A federal court only has jurisdiction to award declaratory relief where there exists an actual controversy. Am. States Ins. Co. v. Kearns, 15 F.3d 142, 143 (9th Cir. 1994) (citing Wickland Oil Terminals v. ASARCO, Inc., 792 F.2d 887, 893 (9th Cir. 1986)). The Ninth Circuit has established that this requirement mirrors Article III's constitutional case or controversy requirement. Societe de Conditionnement en Aluminum v. Hunter's Eng'g Co., 655 F.2d 938, 942 (9th Cir. 1981). While the Supreme Court has never fashioned a concrete test for determining whether a suit for a declaratory judgment raises an actual controversy, it has explained that there must exist "a substantial controversy, between parties having adverse legal interests, of sufficient immediacy and reality to warrant the issuance of a declaratory judgment." Maryland Cas. Co. v. Pacific Coal & Oil Co., 312 U.S. 270, 273, 61 S.Ct. 510 (1941). Ultimately, "[t]he difference between definite, concrete and substantial controversies which are justiciable, and hypothetical, abstract, or academic ones which are not justiciable, is one of degree, to be determined on a case by case basis." Muller v. Olin Mathieson Chem. Corp., 404 F.2d 501, 504 (2d Cir. 1968); see also Maryland Cas., 312 U.S. at 273 (question "is necessarily one of degree").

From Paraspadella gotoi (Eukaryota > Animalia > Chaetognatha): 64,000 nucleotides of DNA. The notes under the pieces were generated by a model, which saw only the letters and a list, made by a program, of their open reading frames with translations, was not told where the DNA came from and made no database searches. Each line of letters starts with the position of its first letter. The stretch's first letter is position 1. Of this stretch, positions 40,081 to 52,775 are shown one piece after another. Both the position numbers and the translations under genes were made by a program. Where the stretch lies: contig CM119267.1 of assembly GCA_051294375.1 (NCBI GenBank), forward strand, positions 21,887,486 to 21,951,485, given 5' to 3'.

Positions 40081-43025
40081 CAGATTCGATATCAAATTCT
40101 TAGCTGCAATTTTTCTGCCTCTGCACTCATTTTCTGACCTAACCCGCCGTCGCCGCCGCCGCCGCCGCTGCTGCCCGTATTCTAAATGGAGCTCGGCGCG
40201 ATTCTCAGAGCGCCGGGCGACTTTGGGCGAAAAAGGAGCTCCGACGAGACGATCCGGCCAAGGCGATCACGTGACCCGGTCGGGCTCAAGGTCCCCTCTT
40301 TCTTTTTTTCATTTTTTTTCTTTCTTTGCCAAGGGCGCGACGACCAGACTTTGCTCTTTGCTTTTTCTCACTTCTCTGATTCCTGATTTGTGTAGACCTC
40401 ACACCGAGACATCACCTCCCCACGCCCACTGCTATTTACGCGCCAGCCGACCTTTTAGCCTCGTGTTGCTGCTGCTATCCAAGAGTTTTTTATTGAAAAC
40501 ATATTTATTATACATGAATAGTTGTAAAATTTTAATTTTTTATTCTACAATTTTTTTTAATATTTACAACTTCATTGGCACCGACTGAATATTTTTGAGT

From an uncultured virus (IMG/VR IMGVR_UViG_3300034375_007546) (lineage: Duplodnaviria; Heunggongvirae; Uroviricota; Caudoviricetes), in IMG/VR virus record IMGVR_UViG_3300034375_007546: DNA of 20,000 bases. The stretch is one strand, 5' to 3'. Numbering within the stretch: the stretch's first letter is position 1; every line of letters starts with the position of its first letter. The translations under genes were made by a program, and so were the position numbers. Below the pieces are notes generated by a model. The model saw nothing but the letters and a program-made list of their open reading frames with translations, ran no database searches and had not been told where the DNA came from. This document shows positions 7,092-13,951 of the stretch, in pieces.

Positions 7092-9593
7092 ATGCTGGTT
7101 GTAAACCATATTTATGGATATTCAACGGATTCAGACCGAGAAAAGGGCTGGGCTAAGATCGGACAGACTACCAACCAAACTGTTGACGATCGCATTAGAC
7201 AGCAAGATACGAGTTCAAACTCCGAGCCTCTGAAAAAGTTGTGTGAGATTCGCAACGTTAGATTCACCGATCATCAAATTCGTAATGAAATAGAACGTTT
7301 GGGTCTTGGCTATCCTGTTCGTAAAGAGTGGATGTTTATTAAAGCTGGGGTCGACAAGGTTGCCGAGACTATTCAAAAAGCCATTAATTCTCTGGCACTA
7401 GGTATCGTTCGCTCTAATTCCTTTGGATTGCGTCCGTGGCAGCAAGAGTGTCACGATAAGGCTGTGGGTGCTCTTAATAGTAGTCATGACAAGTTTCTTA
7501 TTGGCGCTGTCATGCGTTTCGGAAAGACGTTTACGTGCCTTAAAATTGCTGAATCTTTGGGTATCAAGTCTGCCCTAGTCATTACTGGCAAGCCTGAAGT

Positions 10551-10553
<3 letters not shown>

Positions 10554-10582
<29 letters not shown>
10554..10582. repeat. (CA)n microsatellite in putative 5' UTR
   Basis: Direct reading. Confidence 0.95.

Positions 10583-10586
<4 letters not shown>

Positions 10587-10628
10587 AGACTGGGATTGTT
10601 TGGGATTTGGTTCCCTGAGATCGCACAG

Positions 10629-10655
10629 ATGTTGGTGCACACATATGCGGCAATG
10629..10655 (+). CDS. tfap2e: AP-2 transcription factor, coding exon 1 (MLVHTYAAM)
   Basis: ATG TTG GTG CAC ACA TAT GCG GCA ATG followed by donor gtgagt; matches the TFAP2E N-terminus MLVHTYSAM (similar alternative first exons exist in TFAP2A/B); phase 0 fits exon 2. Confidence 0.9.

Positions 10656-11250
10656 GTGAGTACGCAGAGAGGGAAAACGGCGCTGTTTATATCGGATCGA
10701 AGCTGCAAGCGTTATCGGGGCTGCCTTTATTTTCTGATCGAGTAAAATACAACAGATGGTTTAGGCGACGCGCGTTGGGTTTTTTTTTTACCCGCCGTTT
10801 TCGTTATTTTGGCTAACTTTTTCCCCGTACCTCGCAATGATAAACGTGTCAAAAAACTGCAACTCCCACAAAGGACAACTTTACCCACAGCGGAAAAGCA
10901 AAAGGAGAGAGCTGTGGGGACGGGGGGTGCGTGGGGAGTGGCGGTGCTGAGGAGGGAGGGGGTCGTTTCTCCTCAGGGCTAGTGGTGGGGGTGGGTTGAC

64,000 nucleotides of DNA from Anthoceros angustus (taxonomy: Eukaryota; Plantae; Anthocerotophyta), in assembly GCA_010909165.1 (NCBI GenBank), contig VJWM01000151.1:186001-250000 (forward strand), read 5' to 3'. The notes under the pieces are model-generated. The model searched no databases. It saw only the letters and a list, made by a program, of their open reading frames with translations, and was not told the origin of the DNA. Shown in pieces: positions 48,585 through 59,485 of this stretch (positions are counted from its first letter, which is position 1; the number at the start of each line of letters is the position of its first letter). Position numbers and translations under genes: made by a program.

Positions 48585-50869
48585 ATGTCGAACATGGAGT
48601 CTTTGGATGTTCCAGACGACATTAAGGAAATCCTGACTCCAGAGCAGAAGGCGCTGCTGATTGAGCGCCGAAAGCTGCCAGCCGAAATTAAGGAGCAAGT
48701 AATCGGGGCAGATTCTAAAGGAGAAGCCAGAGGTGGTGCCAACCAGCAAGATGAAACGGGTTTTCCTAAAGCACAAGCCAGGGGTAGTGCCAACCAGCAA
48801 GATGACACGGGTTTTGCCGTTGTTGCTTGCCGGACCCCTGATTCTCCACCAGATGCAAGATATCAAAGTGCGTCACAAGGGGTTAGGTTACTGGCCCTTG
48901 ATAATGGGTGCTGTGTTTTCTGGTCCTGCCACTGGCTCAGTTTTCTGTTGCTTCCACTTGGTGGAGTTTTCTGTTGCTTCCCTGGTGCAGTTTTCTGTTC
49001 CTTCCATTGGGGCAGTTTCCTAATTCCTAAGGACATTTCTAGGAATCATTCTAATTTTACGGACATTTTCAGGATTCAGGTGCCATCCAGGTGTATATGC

Under Federal Rule of Civil Procedure 12(b)(1), a complaint must be dismissed if the court lacks subject matter jurisdiction to adjudicate the claims. Once subject matter jurisdiction is challenged, the burden of proof is placed on the party asserting that jurisdiction exists. Scott v. Breeland , 792 F.2d 925, 927 (9th Cir. 1986) (holding that "the party seeking to invoke the court's jurisdiction bears the burden of establishing that jurisdiction exists"). Accordingly, the court will presume lack of subject matter jurisdiction until the plaintiff proves otherwise in response to the motion to dismiss. Kokkonen v. Guardian Life Ins. Co. of Am., 511 U.S. 375, 377 (1994).

In evaluating a Rule 12(b)(1) motion, the question of whether the court must accept the complaint's allegations as true turns on whether the challenge is facial or factual. A facial attack is one in which subject matter jurisdiction is challenged solely on the allegations in the complaint, attached documents, and judicially noticed facts. Safe Air for Everyone v. Meyer, 373 F.3d 1035, 1039 (9th Cir. 2004). In a facial attack, the moving party asserts that the lack of federal subject matter jurisdiction appears on the "face of the pleadings." Warren v. Fox Family Worldwide, Inc., 328 F.3d 1136, 1139 (9th Cir. 2003). In the case of a facial attack, the court is required to accept as true all factual allegations set forth in the complaint. Whisnant v. United States, 400 F.3d 1177, 1179 (9th Cir. 2005).

In contrast, a factual attack (or a "speaking motion") is one in which subject matter jurisdiction is challenged as a matter of fact, and the challenger "disputes the truth of the allegations that, by themselves, would otherwise invoke federal jurisdiction." Safe Air , 373 F.3d at 1039. In assessing the validity of a factual attack, the court is not required to presume the truth of the plaintiff's factual ...